This one doesn't switch at all, the output signal is always in bypass mode. It does seem to work in that it buffers the input signal, and when power is removed no signal is passed. This is likely to be a problem with the switching system.


The insides are very different to the Crybaby. This is an inductor-less wah, with 2 quad opamps doing the filtering, presumably with a gyrator design. The normal Dunlop Hot Potz is used.

Momentary button desoldered
The switching system uses a small momentary button soldered on to the hidden side of the PCB and poking through the top of the enclosure. One side of the switch looked like it was always closed, so this was replaced with a new one - without fixing the problem. The transistor is just buffering the switching signal, with the new switch installed this could be seen changing from 0 to 9V as the pedal was lifted and dropped, so this part of the PCB is working correctly.

Main board.
All of the rest is done with 4 ICs. The MC33174 opamps are almost certainly doing the filtering, the CD4066 analog switch is routing signals when changing from bypassed to effected modes. The signal from the momentary footswitch is running into a CD4049 buffer. There are some Rs and Cs around the buffer, I would guess it is de-bouncing the switching signal to cut out any popping. There was no activity on any of the CD4049 pins.

4098 buffer desoldered.
I took a picture after I removed U3 but apparently forgot to take one after I soldered a new part. The new chip correctly sent on the switching signals and the pedal wahs once again.

This is a pretty nice design, I only tried it with a guitar as I didn't have a bass around at the time. I would have guessed that the pushbutton is the weak point, but in this case it seems an IC died first.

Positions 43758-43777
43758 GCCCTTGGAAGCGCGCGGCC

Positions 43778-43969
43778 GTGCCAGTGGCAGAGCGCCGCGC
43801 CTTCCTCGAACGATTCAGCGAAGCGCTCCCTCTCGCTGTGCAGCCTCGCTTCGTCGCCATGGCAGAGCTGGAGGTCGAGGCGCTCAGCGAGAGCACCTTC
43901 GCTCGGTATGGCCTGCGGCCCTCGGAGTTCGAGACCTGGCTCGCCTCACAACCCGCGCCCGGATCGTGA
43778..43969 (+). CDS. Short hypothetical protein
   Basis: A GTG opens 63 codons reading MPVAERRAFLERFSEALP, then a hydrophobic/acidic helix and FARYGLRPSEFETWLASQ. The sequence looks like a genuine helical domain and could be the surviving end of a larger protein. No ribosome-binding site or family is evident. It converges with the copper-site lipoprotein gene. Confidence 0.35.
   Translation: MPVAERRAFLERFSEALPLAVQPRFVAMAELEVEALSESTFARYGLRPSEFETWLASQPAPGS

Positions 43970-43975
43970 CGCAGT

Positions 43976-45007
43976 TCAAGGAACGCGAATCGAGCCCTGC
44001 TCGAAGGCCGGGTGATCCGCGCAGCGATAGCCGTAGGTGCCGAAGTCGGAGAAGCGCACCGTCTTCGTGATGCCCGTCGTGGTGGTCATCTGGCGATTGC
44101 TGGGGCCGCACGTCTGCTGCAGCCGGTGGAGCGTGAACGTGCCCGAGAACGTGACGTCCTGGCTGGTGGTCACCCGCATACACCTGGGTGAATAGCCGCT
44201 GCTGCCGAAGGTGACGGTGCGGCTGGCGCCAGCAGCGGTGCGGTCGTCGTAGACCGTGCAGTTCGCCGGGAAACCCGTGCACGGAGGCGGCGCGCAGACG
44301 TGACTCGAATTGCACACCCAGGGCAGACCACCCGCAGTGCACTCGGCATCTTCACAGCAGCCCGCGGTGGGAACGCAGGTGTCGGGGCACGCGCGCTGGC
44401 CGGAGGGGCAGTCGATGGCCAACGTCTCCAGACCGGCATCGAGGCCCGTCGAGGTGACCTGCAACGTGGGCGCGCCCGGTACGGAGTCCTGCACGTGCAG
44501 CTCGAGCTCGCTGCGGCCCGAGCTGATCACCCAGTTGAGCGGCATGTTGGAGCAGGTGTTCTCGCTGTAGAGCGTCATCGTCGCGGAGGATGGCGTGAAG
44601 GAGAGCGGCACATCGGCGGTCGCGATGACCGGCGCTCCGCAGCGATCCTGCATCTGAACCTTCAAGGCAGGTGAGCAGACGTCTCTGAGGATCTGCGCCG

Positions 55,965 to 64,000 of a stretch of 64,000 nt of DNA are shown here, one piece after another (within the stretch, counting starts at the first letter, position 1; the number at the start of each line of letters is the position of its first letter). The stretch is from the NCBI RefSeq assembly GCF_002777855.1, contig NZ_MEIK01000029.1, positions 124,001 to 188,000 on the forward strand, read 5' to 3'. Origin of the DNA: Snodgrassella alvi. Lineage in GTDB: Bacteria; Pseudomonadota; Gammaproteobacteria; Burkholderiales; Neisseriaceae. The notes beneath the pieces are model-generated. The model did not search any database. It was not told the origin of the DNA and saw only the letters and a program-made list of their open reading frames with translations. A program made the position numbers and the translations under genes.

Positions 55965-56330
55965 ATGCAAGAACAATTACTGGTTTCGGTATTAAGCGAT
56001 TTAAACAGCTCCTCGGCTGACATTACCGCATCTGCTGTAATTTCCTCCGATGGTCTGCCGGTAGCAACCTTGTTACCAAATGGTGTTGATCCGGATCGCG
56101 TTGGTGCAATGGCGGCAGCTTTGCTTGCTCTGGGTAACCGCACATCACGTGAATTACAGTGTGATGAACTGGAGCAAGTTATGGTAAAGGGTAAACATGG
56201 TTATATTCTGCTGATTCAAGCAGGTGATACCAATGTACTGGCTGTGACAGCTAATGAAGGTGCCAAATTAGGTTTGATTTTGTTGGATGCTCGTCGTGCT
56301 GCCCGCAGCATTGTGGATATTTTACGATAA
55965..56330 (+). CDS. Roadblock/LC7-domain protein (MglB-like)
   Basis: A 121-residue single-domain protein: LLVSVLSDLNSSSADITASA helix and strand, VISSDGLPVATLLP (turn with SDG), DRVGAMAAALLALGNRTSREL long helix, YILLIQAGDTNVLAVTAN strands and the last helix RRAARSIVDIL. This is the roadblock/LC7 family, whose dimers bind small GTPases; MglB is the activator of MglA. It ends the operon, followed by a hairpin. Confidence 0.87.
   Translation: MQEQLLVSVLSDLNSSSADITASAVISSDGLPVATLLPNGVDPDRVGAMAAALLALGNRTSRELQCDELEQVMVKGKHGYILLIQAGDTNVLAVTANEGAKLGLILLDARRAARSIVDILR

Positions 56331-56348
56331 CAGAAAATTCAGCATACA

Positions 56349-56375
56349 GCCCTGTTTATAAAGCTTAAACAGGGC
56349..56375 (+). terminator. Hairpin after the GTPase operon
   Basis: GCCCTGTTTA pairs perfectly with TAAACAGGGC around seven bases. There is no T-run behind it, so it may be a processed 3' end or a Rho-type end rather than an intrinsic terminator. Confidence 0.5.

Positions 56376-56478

Saturday, 4 March 2017

Empress ParaEQ Repair

This is another case of getting to look at something  nicer than I would normally get to play with. When it comes to guitar gear I am pretty cheap, and it's hard to justify spending a lot on "simple" pedals (this is a dumb distinction to make). Empress' ParaEq seems like it's probably worth it, it's a good idea executed really well.


This is basically a 3 band EQ (low, mid & high) with adjustable centre frequencies and independent Q settings. There is an input pad and a clean boost as well. The build quality is very high - the toggle switches are positioned behind a row of knobs to protect them from stomping feet, and the pots all have nice metal knobs. Empress seem to do pedal graphics with enough personality to not be completely boring to the eye.

Revision 7, Jan 6 2014. Copyright date is 2013...

Inside we have:
- OPA4134 & 2274A quad opamps, buffering, amplifying & filtering.
- an ADG442 analogue switch for the buffered bypass
- TC7760HE charge pump controller for a negative voltage rail.
- 16F630 Pic microcontroller, monitoring footswitches to change between relay and buffered bypass.
- a SOT223 package, marked "4576". I'm certain this is an LDO and I think I had the part number and looked over a datasheet but I have lost it again.